Dana’s words were echoed by several other officials in the Intelligence Corps with whom I spoke, who served in the corps during previous wars on Gaza in recent years.
Three of them, including Dana, said that following an Israeli shelling in Gaza in which Palestinians are killed, soldiers are asked to monitor the phone conversations of family members, in order to hear the moment in which they tell each other that their loved one has died.
“It’s another way to check who was killed, and a way to make sure that the person we wanted is dead,” Dana explained. This was her job following the killing of the five-year-old boy. “I heard a woman say: ‘He’s dead. The child is dead.’ That is how I confirmed it happened.”
Some of these conversations are saved and later used to teach soldiers Arabic, testified Ziv, who finished his service in a top-secret intelligence unit three years ago. The first time he heard such a conversation was during training. He says it was a moment that was etched into the minds of the soldiers as “particularly shocking.”
“During training, we learned Arabic through phone calls from Palestinians,” he recalled. “One day, the commanders presented a call from a mother whose husband told her on the phone that their child had been killed. She started screaming and crying — it was very difficult to listen to it. It tore your heart. We had to translate her screams into Hebrew. We were a bunch of kids, 18 years old. Everyone left the class completely upset.
“It wasn’t even a political act — there was a right-winger among us who was horrified by it,” Ziv continued. “The conversation affected mostly the boys, more so than the girls — I don’t know why. I asked the commanders later if we had to learn Arabic from these kinds of conversations, but they had no answer. They were also kids, 19 year olds.”
‘The Truman Show’ in Gaza
Adam, 23, was released from the Intelligence Corps last year, after three years in the SIGNIT unit that oversaw Gaza. He said that the control of the borders, and the dependence of the strip’s residents on Israel, provides Israel with superior intelligence and makes it possible to recruit collaborators. “They have no way to get out of there,” he said. “The Egyptians are also working with us in full cooperation.”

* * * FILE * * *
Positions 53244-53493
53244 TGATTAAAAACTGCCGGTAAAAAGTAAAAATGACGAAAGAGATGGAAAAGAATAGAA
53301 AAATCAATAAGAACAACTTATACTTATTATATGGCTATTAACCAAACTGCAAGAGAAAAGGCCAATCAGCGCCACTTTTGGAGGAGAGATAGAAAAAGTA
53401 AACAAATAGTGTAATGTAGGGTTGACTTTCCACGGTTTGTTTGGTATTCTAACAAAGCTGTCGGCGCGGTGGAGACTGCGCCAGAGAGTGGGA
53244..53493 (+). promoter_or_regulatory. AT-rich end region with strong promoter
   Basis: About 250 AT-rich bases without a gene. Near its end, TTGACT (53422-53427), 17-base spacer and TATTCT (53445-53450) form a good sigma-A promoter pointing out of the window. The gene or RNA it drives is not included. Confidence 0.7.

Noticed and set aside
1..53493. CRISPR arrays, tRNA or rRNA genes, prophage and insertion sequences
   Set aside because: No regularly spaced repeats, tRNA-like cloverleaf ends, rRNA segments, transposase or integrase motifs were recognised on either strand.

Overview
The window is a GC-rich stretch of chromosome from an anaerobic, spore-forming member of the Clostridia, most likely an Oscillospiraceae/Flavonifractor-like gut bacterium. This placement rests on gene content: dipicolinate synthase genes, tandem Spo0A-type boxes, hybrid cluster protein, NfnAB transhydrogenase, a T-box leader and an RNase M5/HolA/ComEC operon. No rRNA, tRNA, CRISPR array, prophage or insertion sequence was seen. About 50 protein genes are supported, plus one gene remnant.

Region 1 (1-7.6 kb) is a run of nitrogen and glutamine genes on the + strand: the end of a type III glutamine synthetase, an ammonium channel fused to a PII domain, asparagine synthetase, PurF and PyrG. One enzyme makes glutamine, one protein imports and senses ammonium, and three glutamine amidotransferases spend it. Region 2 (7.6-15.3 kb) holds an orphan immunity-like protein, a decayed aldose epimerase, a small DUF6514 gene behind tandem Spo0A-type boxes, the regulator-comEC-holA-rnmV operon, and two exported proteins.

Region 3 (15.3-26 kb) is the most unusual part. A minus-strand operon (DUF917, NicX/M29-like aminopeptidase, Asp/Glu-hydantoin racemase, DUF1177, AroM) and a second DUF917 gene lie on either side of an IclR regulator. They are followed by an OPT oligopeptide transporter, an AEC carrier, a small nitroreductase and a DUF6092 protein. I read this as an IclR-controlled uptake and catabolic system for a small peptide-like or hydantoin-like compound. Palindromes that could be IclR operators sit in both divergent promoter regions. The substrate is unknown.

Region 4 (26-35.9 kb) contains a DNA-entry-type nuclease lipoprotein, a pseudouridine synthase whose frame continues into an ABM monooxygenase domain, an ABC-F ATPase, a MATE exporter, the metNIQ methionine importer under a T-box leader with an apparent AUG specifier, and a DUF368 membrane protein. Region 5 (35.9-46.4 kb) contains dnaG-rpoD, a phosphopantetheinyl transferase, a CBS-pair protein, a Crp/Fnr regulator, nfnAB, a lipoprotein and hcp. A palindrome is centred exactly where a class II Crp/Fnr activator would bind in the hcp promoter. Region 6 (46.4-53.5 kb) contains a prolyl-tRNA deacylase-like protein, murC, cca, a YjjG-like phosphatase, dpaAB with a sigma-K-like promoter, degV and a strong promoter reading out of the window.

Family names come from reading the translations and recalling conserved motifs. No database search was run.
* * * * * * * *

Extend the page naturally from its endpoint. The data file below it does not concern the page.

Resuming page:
“You control all their crossings — that gives you a lot of power,” said another soldier, who served in a technology unit in the Intelligence Corps in 2019. “If Gaza is connected to the West Bank, you lose some of that power. Today we control everything that goes in and out, whether physically, electronically, or in terms of people. This allows for more modes of action: for example, people in Gaza beg to be able to travel in order to study abroad or visit relatives outside the strip. This can be used to turn them into collaborators.”
“There were people for whom I had no empathy at all. All of the senior members of Hamas, who were very ideological — you really heard that they wanted to die for the homeland,” said Adam. “I didn’t connect to their nationalism. That is why I had justification for hurting them. But we also gathered information on many people at lower levels, who were simply doing their job. They come to the office. They ask their wife what to have for dinner.”
According to Adam, the personal information that the army gathers is used to recruit collaborators. “There is no such thing as privacy,” he said. “You know everything about the person. What they like, what they have photographed [on their phone], whether they have a lover, and their sexual orientation. Everything is completely exposed. You can collect information about anyone you want. And you know that these people wouldn’t want you to know these things.”
Shira, another Intelligence Corps soldiers, said that she was surprised by how many Palestinian collaborators worked with the army. “I remember the officers showing me: ‘He is a collaborator. As is he. And him too.’ Hamas and Fatah people give us intelligence to no end. At a certain point, I felt as if everyone was cooperating with us. As if there is only Israel, with no conflict, and we are all living in a version of ‘The Truman Show.'”
A version of this article was published in Hebrew on Local Call. Read it here.